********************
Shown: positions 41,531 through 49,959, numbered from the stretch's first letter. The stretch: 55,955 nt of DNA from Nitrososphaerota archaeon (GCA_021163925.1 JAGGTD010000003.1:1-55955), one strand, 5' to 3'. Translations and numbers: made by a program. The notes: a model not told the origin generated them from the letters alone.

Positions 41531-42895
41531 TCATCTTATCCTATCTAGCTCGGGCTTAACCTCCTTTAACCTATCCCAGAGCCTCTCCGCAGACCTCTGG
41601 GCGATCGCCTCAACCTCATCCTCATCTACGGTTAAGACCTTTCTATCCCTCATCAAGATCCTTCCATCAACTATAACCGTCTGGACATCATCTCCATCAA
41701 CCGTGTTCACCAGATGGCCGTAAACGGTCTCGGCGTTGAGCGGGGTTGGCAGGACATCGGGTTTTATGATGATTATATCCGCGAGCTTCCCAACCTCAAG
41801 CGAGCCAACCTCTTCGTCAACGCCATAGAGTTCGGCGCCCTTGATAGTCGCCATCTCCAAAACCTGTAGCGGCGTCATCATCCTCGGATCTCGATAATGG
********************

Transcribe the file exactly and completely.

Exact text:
Shown: positions 41,531 through 49,959, numbered from the stretch's first letter. The stretch: 55,955 nt of DNA from Nitrososphaerota archaeon (GCA_021163925.1 JAGGTD010000003.1:1-55955), one strand, 5' to 3'. Translations and numbers: made by a program. The notes: a model not told the origin generated them from the letters alone.

Positions 41531-42895
41531 TCATCTTATCCTATCTAGCTCGGGCTTAACCTCCTTTAACCTATCCCAGAGCCTCTCCGCAGACCTCTGG
41601 GCGATCGCCTCAACCTCATCCTCATCTACGGTTAAGACCTTTCTATCCCTCATCAAGATCCTTCCATCAACTATAACCGTCTGGACATCATCTCCATCAA
41701 CCGTGTTCACCAGATGGCCGTAAACGGTCTCGGCGTTGAGCGGGGTTGGCAGGACATCGGGTTTTATGATGATTATATCCGCGAGCTTCCCAACCTCAAG
41801 CGAGCCAACCTCTTCGTCAACGCCATAGAGTTCGGCGCCCTTGATAGTCGCCATCTCCAAAACCTGTAGCGGCGTCATCATCCTCGGATCTCGATAATGG